Pecos Enterprise.

This editorial states, "We have often been critical of the
inclusive class concept as we feel it holds back students
who need to be accelerated. Holding students back to the level of the
rest of the class can cause boredom and result in children not reaching
their full potential."

Unfortunately, this editorial doesn't tell me who "we" is, so i don't
know if I'm responding to two people or 500. However, as an advocate of
inclusion, I believe that your readership should know what the
"inclusion concept" is that the "we" in your editorial is so critical of.

A lot of people think of inclusion as the concept of placing children
with disabilities into the same classrooms as children without
disabilities. But effective inclusion goes much deeper than that.
Inclusion is based on the following principles. First, it emphasizes
collaboration of teachers and the sharing of their gifts and resources.
Second, it means supporting teachers who have students of all
abililities in their classroom. Third, it means all children learning
side-by-side, even if they have different educational goals, and fourth,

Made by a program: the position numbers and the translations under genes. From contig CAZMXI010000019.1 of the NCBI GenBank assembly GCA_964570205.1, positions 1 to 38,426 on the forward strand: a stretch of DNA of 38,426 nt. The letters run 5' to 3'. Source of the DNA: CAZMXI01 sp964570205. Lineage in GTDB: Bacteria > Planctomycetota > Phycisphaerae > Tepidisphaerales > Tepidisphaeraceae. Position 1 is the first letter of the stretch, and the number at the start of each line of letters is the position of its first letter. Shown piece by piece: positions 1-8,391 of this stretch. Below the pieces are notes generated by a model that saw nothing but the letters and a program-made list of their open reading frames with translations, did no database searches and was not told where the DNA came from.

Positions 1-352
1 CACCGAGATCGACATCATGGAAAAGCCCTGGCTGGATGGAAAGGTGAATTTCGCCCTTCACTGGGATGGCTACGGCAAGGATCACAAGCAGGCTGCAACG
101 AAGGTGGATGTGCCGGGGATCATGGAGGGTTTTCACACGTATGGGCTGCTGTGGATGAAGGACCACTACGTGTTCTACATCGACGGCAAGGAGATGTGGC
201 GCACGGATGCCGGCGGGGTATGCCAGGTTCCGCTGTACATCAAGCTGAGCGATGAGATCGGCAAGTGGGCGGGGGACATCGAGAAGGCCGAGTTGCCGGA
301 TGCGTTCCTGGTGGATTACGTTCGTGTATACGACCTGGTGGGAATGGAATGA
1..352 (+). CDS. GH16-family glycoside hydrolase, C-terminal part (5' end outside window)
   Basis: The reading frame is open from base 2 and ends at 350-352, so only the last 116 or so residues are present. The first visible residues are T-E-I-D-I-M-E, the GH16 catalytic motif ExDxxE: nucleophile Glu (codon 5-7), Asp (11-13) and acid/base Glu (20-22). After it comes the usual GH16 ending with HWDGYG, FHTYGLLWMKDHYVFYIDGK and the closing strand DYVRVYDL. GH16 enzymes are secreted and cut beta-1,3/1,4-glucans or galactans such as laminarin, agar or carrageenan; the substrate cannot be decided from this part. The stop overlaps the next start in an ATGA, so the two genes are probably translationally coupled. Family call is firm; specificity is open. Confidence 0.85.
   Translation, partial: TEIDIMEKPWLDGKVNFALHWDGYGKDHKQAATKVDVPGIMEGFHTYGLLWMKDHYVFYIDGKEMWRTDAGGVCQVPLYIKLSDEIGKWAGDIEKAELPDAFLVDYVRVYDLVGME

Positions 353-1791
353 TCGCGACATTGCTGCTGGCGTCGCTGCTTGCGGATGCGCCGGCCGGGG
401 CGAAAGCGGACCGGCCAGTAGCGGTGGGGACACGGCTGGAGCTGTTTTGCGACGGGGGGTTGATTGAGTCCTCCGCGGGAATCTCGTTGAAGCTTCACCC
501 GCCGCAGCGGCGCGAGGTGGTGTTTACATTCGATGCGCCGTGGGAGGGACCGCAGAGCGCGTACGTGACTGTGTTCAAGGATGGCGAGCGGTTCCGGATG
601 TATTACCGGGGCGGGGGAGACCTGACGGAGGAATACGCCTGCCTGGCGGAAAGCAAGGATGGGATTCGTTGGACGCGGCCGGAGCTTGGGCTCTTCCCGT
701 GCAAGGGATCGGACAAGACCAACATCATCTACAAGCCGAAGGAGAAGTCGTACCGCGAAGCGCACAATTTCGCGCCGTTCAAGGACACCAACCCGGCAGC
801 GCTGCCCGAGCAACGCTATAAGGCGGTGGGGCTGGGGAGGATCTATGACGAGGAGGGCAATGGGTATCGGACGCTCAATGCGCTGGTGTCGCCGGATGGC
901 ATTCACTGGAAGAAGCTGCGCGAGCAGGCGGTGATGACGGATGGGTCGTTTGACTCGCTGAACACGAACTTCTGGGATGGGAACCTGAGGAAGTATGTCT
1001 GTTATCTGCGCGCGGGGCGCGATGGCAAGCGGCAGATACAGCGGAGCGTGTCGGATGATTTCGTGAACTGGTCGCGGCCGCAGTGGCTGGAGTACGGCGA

inclusion means teachers using innovative strategies for the varied
learning styles in their class.

Inclusion does not mean dumping any student, regardless of ability,
into a classroom without the supports and services they need to be
successful. It does not mean trading off the quality of any child's
education or ignoring each child's unique needs. And, inclusion
definitely does not mean expecting teachers to teach students of varying
abilities without the suppport they need to teach all children

A lot of parents of children with disabilities have come to recognize
that inclusion has benefitted their children in not only receiving a
better education, but also in learning to adapt to the world around
them. However, the most important concept of inclusion is tht it enables
all students to be prepared to live and work in an
increasingly diverse and multi-abled world.

-- Lisa Lujan
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Copyright 1997 by Pecos Enterprise
Division of Buckner News Alliance, Inc.
324 S. Cedar St., Pecos, TX 79772
Phone 915-445-5475, FAX 915-445-4321